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Stevia In The Raw

Useful tips on growing stevia rebaudiana plants yourself

Growing stevia really isn't that hard, you know. Sure, you have to know what you're doing, and the plant needs a lot of pampering, especially in the early stages. But let me show you how to grow stevia in the most efficient way. You can do it if you put your mind to it, and soon you'll be able to enjoy your own sugar free recipes with stevia!


In the wild, stevia is a perennial plant. This basically means that it can survive on its own for several years on end (usually 2 to 5). It blooms in summer, and the parts that are above ground wither away in the wintertime. As the seasons cycle, the stevia herb grows back from its roots. 

When cultivated at home though - especially in mild climates - the sweet leaf is more often treated as an annual plant, propagated through the use of stevia seeds or stevia plant cuttings, which is what we'll be focusing on. Growing stevia is like survival of the fittest: focus your efforts on growing several plants at once, as you may experience varying success early on.

Because the percentage of seed germination is low compared to using cuttings from an existing plant, the latter method is usually recommended. 

No matter which process you choose though, there are a number of general guidelines you must take into account. As I mentioned in other sections of this site, home-grown stevia leaves can be up to 40 times sweeter than sugar. growing steviaThe method you use for propagating stevia does not seem to influence the sweetness factor, but there are a lot of factors involved that do influence the sweetness of your stevia herb:

  •  The climate you're living in: stevia grows the best in warm and sunny climates, and needs extra attention in mild climates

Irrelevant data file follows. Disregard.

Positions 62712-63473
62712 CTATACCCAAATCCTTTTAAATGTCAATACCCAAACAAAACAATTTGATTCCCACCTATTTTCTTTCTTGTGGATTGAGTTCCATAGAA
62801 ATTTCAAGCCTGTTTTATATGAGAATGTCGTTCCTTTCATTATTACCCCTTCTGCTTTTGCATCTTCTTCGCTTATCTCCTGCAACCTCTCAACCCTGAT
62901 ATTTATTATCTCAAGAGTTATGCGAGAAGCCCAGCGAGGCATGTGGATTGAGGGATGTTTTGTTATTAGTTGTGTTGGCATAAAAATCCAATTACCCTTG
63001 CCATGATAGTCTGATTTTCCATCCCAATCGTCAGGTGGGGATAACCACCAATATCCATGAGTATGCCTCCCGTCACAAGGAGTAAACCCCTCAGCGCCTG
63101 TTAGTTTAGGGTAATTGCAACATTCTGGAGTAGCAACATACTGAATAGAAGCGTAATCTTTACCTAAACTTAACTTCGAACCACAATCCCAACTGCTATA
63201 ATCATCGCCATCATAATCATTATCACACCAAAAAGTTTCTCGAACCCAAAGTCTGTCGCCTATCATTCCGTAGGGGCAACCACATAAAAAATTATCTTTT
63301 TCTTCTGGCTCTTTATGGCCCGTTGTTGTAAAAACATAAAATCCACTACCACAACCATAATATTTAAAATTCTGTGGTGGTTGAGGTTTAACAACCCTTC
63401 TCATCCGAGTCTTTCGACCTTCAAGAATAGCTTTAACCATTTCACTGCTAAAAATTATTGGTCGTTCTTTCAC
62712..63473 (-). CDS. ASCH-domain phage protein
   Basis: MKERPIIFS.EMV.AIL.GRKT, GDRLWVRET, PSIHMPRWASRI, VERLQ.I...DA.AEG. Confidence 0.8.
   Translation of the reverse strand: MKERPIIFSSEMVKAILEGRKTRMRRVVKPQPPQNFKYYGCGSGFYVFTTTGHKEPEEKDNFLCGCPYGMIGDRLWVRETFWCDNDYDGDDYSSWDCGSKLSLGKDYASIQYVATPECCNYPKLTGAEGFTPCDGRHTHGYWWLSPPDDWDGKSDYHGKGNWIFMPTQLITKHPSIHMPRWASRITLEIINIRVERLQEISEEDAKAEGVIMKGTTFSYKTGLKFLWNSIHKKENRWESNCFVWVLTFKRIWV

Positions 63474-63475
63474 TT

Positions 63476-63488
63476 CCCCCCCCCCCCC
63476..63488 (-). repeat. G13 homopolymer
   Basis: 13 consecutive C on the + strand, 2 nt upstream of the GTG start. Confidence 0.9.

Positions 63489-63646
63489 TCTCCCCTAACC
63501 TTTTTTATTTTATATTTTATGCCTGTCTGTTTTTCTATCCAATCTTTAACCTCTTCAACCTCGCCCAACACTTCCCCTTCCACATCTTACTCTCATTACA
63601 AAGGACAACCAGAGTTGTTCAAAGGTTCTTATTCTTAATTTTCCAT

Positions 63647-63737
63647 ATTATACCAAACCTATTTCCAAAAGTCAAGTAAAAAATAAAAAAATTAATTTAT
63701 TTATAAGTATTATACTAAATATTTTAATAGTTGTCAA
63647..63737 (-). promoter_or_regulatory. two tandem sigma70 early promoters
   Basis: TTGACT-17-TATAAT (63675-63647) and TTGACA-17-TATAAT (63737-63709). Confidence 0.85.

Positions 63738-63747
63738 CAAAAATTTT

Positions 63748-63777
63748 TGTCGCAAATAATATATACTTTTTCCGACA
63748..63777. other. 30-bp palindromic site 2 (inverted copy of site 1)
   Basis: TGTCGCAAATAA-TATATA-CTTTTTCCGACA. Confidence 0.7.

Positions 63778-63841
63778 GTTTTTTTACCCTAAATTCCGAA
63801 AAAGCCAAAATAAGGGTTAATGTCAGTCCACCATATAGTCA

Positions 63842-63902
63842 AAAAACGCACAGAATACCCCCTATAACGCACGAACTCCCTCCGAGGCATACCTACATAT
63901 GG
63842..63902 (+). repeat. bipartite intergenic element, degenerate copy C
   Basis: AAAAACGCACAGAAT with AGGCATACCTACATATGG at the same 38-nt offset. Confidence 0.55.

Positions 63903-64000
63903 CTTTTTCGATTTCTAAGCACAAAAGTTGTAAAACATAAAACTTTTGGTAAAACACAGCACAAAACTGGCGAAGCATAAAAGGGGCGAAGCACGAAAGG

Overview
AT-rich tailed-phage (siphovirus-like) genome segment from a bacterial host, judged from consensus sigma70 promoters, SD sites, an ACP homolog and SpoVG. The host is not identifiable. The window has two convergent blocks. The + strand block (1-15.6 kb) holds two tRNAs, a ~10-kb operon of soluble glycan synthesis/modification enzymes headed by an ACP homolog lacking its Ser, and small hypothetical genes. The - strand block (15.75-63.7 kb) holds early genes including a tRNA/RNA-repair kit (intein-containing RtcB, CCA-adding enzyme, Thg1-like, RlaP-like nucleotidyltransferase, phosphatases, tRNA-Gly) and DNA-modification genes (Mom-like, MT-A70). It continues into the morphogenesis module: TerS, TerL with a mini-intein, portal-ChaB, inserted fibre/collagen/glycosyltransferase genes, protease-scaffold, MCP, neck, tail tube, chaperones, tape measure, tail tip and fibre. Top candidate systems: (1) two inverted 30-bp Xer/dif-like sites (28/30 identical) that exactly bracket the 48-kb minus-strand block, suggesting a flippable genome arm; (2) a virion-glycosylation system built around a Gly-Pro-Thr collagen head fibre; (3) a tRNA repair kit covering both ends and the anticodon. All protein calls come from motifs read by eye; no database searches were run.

• The amount of light your plant is exposed to: the more sunlight, the sweeter the leaves will be   
  • The type of soil you use to grow and plant your sweet leaf in: use permeable soil (preferably a sandy soil). If you're growing your herb in a pot, make sure it has a hole in the bottom   
  • The amount of water it receives: although it is important to frequently water your stevia plant, don't overdo it. Moisture is perfect, but an excess of water will cause the plant to rot


The general rule of thumb, as in growing all plants, should be: the more care and attention you put into it, the better results you will yield!


Don't be discouraged if the above-ground parts of your stevia plant seem to have died. Sometimes this just happens, even when you've done everything just right. Don't immediately toss out your green friend when it does die because the roots might still be intact. Stevia is really a miraculous plant. There have been many reports of plants resurrecting from their roots up to a year after the very same plants had seemingly died! So don't give up on it too quickly: just keep watering your sweet leaf, and who knows what might happen!

There are two books I currently recommend if you want to take your skills of growing stevia to the next level: Growing and Using Stevia by Jeffrey Goettemoeller and a more recent and  elaborate work called Growing Stevia for Market by the same author.

Perhaps you were wondering how to make liquid stevia extract yourself? The process is fairly simple and you can have your own stevia extract ready for use in just a day or two! If you have an additional interest in growing herbs for tea, there are plenty of tips on stevia and other herbs on Connie's website! Good luck!

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